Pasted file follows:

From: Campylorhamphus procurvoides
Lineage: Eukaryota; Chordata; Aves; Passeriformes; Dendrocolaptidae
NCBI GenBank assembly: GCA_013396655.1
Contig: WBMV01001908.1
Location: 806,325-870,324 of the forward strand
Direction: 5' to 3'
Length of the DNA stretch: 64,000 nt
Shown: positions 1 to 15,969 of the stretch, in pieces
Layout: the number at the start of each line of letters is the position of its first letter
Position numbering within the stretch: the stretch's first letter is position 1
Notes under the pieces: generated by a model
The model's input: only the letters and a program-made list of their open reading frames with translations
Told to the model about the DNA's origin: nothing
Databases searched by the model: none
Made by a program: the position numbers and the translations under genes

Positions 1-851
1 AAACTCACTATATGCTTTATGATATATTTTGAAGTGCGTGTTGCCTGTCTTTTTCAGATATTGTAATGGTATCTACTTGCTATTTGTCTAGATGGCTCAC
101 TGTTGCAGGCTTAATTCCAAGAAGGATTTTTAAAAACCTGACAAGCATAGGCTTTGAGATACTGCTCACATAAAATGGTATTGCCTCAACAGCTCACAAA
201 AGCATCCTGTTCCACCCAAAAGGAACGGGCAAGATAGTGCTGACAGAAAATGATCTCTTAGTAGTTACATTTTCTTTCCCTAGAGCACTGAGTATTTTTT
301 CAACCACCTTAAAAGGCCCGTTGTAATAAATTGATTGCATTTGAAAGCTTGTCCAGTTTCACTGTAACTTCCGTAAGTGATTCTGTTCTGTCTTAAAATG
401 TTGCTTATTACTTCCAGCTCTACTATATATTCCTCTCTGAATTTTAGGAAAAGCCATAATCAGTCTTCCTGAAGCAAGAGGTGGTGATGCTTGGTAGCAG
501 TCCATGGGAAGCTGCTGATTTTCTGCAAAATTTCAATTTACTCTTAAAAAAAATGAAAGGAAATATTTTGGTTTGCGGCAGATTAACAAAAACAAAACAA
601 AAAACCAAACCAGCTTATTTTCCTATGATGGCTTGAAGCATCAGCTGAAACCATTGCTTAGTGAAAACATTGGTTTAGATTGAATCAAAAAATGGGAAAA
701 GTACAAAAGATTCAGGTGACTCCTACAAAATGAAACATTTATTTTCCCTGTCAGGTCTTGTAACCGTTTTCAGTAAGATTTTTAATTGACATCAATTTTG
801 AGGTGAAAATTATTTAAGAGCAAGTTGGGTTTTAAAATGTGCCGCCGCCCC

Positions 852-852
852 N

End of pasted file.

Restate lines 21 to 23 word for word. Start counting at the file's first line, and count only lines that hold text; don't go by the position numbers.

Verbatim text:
401 TTGCTTATTACTTCCAGCTCTACTATATATTCCTCTCTGAATTTTAGGAAAAGCCATAATCAGTCTTCCTGAAGCAAGAGGTGGTGATGCTTGGTAGCAG
501 TCCATGGGAAGCTGCTGATTTTCTGCAAAATTTCAATTTACTCTTAAAAAAAATGAAAGGAAATATTTTGGTTTGCGGCAGATTAACAAAAACAAAACAA
601 AAAACCAAACCAGCTTATTTTCCTATGATGGCTTGAAGCATCAGCTGAAACCATTGCTTAGTGAAAACATTGGTTTAGATTGAATCAAAAAATGGGAAAA